The long lost manuscript of a book considered “one of the most important” Scottish novels of the 20th century has been donated to university archives by the author’s family.

The Dear Green Place, by Archie Hind, was published in 1966 and is widely regarded as a masterpiece of Scottish literature.

He also published numerous plays and short stories, as well as many reviews and articles, but had no other novels published in his lifetime. A second novel, Fur Sadie, remained unfinished at the time of his death in 2008, although it was published posthumously in incomplete form.      

However, The Dear Green Place secured his reputation as a writer and won Hind several awards, including the Guardian Fiction Prize and the Scottish PEN Frederick Niven Award.

The typewritten, annotated manuscript runs to more than 200 pages and was donated to the University of Strathclyde's Archives by Hind’s family, after one family member was clearing out while preparing to move abroad.

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Correspondence with family, friends, colleagues and publishers, photographs and scrapbooks have also been donated. They include letters between Hind and the late writer and artist Alasdair Gray, a close friend of his. 

The manuscript and other material will inform a planned series of events and publications leading up to Hind’s centenary in 2028. The papers will require to be processed, catalogued and digitised before they are made available to researchers. 

The donation will ensure that the collection is preserved for future research. 

Dr Eleanor Bell, Senior Lecturer in English in Strathclyde’s Department of Humanities, is leading the project. She said: “While The Dear Green Place is widely regarded as one of the most important Scottish novels of the 20th century, few resources exist on Hind’s work. The manuscript of his famous novel has often assumed to be lost, or perhaps burned, so imagine our excitement when we discovered that not only was the manuscript still in existence, but also many other significant papers relating to his life and work.

“As implied by its title, The Dear Green Place demonstrates a deep connection with, as well as a deep love for, the city of Glasgow. However, its vision is far from romantic.

“I have been teaching The Dear Green Place for many years as part of my undergraduate module on The Glasgow Novel. One of the most compelling aspects of the text for students is that it tells the story of a writer struggling to write his own Glasgow novel. Up until now I’ve never been able to tell the students very much about Hind. It has therefore been a real privilege to spend time with Archie’s family over the past year and to find out more about the context of his life and work.”

In a statement, the Hind family said: "It took a while for us to gather together Archie’s work as it was scattered everywhere among family photos, papers, boxes and even amongst piano partitions. Our parents weren’t known for their executive function skills but they had kept more than we had hoped for, albeit in a haphazard manner.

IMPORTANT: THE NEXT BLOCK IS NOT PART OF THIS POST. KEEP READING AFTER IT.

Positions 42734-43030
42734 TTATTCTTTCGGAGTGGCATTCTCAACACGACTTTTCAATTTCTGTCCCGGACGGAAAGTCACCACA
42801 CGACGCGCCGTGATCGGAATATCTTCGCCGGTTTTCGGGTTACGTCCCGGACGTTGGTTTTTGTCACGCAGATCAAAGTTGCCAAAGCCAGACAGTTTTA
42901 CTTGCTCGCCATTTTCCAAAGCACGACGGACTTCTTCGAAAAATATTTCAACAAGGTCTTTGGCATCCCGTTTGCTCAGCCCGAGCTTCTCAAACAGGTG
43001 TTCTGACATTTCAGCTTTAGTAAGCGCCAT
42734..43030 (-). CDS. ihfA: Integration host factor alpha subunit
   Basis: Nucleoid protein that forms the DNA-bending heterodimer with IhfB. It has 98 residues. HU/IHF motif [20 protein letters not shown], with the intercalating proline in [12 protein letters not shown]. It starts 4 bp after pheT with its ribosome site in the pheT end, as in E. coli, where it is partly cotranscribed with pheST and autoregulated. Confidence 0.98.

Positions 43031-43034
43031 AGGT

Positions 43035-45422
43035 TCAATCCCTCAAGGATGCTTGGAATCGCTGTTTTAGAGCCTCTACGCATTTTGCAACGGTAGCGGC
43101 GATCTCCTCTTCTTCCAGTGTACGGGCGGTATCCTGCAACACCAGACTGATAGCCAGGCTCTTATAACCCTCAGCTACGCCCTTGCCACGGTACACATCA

“We had almost given up the search for someone or somewhere to take it, as several places had been contacted but had come to nothing. We found Dr Bell by a series of fortunate events and a chance meeting - just as the boxes of old papers were about to be packed away into yet another dusty cupboard, to lie around for another few decades. This would have been such a shame as there were some very interesting bits and pieces.  Dr Bell was the first person we approached who responded with genuine enthusiasm, interest and curiosity.

“So we are delighted and proud as a family that our father’s body of work is now an archive and in the safe hands of the University of Strathclyde and Dr Bell. We look forward to seeing how this archive evolves. We believe that Archie would have appreciated all this and we, his family, are hugely proud that finally his work will now become accessible, can be shared and ultimately valued.”

The Dear Green Place, which is largely autobiographical, tells the story of the life of Mat Craig, an aspiring writer living in the East End of Glasgow, and the moral and artistic dilemmas his ambitions create for him. It also vividly depicts the city in the post-war era – a quality identified by contemporary reviewers in 1966. 

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Archie Hind was born in the Carntyne district of Glasgow in 1928. He left school at 14 to work as a clerk for an engineering firm. He later worked as a trolley-bus driver and a slaughterhouse labourer before enrolling in evening classes in literature. He studied at Newbattle Abbey College, coming under the tutelage of poet Edwin Muir, and later worked as a newspaper copy-taker. His experiences working in a slaughterhouse are reflected in one of the most famous scenes in The Dear Green Place.

The novel has been cited as a major influence by writers including Alasdair Gray, James Kelman and William McIlvanney.

The material lodged in Strathclyde’s Archives will join other Glasgow-focused collections at the University, including the Robertson Special Collection of printed works about the history and descriptions of Glasgow, and the Glasgow Novel Collection, fictional works in which the city of Glasgow is an integral element or theme.